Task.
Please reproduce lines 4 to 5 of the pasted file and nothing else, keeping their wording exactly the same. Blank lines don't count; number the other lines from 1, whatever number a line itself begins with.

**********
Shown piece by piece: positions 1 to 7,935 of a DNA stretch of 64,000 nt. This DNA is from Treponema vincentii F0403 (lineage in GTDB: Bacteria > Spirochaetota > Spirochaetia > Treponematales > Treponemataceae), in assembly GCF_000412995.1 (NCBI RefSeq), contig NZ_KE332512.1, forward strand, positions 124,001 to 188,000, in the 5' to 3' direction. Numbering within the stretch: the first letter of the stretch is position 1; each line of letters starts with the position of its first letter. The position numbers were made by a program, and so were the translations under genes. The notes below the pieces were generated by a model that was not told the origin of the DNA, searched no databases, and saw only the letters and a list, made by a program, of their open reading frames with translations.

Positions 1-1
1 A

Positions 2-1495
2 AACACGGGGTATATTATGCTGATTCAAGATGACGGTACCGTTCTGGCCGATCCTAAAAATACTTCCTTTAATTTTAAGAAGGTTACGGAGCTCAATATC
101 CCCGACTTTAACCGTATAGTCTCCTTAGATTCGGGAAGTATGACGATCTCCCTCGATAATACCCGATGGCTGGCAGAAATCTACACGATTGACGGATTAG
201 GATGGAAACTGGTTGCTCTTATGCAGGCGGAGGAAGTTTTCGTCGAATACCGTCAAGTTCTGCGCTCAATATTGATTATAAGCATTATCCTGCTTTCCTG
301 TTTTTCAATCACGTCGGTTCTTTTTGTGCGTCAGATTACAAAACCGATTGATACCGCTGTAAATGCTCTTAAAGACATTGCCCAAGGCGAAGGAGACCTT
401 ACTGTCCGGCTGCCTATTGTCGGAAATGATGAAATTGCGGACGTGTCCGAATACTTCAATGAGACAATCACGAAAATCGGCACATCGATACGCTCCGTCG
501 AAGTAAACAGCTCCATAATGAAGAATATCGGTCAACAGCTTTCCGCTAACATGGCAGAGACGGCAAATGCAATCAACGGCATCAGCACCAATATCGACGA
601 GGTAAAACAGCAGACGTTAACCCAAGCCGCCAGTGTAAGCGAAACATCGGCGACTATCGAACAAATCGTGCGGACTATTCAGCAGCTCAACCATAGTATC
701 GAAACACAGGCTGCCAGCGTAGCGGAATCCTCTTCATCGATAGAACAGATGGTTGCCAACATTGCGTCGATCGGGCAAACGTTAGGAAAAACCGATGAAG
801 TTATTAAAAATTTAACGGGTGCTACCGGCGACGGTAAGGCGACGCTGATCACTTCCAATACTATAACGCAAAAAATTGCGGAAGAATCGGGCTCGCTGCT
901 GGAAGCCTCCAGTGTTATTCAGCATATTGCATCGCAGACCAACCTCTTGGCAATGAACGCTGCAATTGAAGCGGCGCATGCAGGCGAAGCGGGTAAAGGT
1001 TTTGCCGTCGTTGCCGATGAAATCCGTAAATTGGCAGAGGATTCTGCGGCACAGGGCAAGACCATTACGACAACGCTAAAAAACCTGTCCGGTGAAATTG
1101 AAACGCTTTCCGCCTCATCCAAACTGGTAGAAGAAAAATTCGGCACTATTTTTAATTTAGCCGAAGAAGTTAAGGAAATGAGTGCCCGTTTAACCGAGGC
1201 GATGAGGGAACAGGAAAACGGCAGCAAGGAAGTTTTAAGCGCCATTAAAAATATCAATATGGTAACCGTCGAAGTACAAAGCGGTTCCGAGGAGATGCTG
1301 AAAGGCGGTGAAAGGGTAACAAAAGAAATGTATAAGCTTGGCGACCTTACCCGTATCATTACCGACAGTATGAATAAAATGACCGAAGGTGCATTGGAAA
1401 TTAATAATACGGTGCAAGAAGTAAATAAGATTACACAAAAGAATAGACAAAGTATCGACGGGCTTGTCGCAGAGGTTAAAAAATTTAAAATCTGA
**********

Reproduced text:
Positions 2-1495
2 AACACGGGGTATATTATGCTGATTCAAGATGACGGTACCGTTCTGGCCGATCCTAAAAATACTTCCTTTAATTTTAAGAAGGTTACGGAGCTCAATATC